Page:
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Remembering Saul Landau | The Nation

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Remembering Saul Landau

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This 2010 Institute for Policy Studies photo shows award-winning documentary filmmaker Saul Landau, who passed away on Monday, September 9, 2013 after a two-year battle with bladder cancer. He was 77. (AP Photo/Institute for Policy Studies)

About the Author

Andrés S. Pertierra
Andrés S. Pertierra is an intern with The Nation magazine at the New York offices during the fall semester of...

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Saul Landau changed my life, when I was a high school student. He passed away on September 9 at 77. I will never forget him.

I had my first real conversation with him over dinner at a restaurant on Wisconsin Avenue in Washington, DC, almost a decade ago. There were five of us: Saul, the then–Venezuelan Ambassador Bernardo Álvarez and his son Nano, my father and I.

I was only a home-schooled high school student then. I still had no idea what I wanted to do with my life or what I would study in college, if anything. Saul and my father were good friends, having met in 1976. They would meet and talk together with Orlando Letelier, the former Foreign Minister of Chile who later that same year was assassinated by order of Chilean dictator Augusto Pinochet on Embassy Row in Washington, not far from Dupont Circle.

The restaurant where we met had soft warm lighting that made the evening seem particularly intimate. Saul regaled us with anecdotes about his experiences in Latin America and around the world, sharing in particular his obsession with uncovering the truth behind the murder of his close friend, Letelier. I learned how his investigation, culminating in the groundbreaking book Assasination on Embassy Row, enabled him to expose the international hit squad comprised of right-wing Cuban-American terrorists under the leadership of American Michael Townley that had been responsible for murdering Letelier in cold blood, as he drove by the Chilean Embassy on Embassy Row.

Then, casually, Saul mentioned that he was in town giving a course at American University on revolutions in the twentieth century. I can’t remember if he was the first to propose it or if he simply and jovially went along, but soon he welcomed the idea of both Nano and I auditing the class. The ambassador’s son ended up unable to attend because of his own high school classes. For once, my homeschooling schedule proved to be a boon.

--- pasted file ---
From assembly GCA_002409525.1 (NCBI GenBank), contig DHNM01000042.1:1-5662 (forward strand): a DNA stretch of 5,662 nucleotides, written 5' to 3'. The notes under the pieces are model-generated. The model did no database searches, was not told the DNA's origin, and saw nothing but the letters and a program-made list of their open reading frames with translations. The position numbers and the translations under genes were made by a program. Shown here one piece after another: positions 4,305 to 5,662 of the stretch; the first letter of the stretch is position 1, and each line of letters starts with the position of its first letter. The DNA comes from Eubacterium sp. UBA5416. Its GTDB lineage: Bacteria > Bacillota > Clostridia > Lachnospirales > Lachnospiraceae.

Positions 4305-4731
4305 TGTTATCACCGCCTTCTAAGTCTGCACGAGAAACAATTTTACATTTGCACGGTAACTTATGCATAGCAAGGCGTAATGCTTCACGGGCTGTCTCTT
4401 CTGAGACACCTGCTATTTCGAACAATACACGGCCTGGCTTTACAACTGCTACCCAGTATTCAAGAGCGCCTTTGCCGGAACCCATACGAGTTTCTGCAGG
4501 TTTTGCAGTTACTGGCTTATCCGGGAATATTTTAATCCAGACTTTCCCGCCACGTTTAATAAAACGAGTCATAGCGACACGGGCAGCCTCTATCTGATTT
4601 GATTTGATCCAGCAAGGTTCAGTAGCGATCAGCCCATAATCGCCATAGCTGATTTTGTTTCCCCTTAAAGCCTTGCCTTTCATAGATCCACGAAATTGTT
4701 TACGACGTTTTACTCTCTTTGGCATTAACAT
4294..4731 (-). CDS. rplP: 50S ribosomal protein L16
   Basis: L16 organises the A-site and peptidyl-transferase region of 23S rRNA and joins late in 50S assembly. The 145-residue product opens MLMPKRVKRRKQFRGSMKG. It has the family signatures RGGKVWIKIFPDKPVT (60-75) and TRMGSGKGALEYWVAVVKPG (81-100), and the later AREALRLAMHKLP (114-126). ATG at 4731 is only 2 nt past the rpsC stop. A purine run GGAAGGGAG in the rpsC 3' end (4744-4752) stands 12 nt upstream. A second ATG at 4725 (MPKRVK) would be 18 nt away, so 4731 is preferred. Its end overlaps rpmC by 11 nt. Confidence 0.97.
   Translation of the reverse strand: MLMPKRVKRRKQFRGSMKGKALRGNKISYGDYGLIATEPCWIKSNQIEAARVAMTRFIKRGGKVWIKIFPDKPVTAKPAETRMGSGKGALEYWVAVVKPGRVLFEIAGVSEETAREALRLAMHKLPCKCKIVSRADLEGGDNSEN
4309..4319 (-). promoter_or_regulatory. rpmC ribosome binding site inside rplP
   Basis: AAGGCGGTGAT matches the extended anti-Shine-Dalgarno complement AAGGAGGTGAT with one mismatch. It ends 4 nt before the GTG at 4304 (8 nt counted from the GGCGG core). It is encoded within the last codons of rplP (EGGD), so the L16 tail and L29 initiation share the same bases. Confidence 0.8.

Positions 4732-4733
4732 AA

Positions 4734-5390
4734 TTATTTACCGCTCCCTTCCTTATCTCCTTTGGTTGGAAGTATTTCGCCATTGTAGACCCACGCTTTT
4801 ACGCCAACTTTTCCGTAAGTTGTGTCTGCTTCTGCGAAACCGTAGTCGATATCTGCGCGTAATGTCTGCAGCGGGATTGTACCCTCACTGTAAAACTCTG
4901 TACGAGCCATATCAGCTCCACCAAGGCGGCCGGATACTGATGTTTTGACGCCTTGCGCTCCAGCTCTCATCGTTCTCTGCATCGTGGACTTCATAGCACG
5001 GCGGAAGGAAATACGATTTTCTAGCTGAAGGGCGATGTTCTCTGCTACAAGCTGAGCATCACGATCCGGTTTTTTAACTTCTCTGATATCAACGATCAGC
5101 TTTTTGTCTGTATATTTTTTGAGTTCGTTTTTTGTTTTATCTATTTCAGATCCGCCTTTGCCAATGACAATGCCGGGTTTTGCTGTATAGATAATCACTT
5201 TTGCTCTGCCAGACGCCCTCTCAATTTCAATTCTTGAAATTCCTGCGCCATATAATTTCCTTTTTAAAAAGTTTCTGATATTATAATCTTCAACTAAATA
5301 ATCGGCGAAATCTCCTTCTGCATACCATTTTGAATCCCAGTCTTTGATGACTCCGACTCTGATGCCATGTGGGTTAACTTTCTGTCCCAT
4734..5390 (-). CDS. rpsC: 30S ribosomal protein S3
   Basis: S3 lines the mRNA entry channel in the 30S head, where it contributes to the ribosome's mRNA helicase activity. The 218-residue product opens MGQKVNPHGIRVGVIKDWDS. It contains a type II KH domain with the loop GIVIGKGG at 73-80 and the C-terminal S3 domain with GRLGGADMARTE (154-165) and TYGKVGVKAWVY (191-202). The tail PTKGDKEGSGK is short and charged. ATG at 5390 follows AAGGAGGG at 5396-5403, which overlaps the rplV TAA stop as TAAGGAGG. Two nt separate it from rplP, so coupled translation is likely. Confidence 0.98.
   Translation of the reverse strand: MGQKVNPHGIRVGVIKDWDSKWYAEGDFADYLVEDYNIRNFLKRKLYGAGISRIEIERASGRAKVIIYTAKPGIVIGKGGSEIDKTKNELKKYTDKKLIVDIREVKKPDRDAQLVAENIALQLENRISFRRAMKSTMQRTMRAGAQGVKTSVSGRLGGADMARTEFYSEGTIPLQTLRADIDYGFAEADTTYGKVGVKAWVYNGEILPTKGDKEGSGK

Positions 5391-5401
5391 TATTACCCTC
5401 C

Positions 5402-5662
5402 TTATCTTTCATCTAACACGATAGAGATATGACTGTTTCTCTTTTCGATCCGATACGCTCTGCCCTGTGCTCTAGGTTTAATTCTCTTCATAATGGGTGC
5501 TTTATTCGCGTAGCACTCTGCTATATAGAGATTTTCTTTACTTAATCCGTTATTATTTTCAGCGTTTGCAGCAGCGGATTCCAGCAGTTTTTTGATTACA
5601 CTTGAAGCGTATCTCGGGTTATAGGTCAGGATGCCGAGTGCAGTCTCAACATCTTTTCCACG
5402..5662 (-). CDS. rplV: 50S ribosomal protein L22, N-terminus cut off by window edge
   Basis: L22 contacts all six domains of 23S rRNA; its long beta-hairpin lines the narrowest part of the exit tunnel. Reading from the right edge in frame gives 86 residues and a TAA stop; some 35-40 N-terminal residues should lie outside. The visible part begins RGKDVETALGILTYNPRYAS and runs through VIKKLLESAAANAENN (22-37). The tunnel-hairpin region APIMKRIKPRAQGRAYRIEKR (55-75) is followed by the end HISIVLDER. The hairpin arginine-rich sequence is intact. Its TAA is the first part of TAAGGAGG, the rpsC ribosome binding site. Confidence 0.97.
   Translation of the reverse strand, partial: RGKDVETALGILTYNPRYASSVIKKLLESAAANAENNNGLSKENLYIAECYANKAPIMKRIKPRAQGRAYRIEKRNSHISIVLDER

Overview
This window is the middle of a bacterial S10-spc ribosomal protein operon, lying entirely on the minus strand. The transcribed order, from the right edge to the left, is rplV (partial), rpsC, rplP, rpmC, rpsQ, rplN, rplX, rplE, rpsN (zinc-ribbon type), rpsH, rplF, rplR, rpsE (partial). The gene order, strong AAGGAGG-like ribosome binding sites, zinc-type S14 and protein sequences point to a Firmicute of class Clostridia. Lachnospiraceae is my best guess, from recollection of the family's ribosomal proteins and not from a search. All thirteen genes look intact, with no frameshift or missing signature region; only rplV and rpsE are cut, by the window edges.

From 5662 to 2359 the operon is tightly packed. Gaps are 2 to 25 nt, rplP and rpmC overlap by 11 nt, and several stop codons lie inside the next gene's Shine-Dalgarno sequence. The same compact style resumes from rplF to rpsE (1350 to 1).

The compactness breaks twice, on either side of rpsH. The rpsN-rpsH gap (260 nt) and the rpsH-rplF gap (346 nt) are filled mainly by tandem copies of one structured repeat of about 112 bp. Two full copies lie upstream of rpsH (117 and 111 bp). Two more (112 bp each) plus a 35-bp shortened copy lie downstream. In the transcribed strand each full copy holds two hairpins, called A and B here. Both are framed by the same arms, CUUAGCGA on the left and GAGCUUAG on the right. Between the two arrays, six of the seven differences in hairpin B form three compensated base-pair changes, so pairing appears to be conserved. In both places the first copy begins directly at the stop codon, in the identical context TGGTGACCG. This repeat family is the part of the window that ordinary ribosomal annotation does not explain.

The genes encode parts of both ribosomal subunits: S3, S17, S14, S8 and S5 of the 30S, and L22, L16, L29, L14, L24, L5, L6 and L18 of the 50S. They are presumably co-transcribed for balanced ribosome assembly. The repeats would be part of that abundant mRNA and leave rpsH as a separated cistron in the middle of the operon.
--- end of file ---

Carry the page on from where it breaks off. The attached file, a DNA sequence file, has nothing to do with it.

Although classes had already begun several weeks before, I jumped in with relish, fused with a healthy dose of insecurity. He began my first day by recounting the Guatemalan Revolution of the 1940’s and its demise by a US masterminded coup in 1954, which installed a cruel military dictatorship. Through my father, I was already familiar with these stories, but Saul brought them alive with the authority, erudition and anecdotal experiences that characterized his classes.

His classes were never the hierarchical and formal lectures that have been the torture of university students since time immemorial. Sometimes he would show a documentary, sometimes lecture, but always include as a central part of each class the chance to debate, to see where his students were and what they thought. He even had the good humor and indulgence to allow me to ask questions in what I later learned was actually a graduate course.

On Saul’s recommendation, and as part of the class, I bought John Dinges’ The Condor Years and began the path that years later would culminate in an undergraduate degree in History, with an emphasis on US-Cuba diplomatic relations.

Saul helped ignite a political awareness and a passion for history in me.

The last time I saw Saul was in Cuba a few months ago. I was coming back from lunch with American University Professor Phil Brenner at the old Hotel Presidente in Havana when Brenner saw him and screamed, “Saul!” After a deep embrace between the two, Phil turned to me and with joy in his eyes asked “Do you know him? This man is my brother.” Saul merely smiled.

Through his highly productive life, his passion and dedication to truth and justice was expressed in books and documentaries, countless magazine articles, includuing many for The Nation, grassroots rallies and university classrooms. Above all, he was an educator. Patiently, in that pristine and clear logic that was always characteristic of him and with his unique and ever present sense of humor, he showed us the duplicity of American foreign policy toward the Third World.

Saul awakened my political consciousness. He called us all to thought, gave an example to emulate in his fights for justice and left his mark forever. He survives through us in the decisions we make. We’ll try and not let him down.

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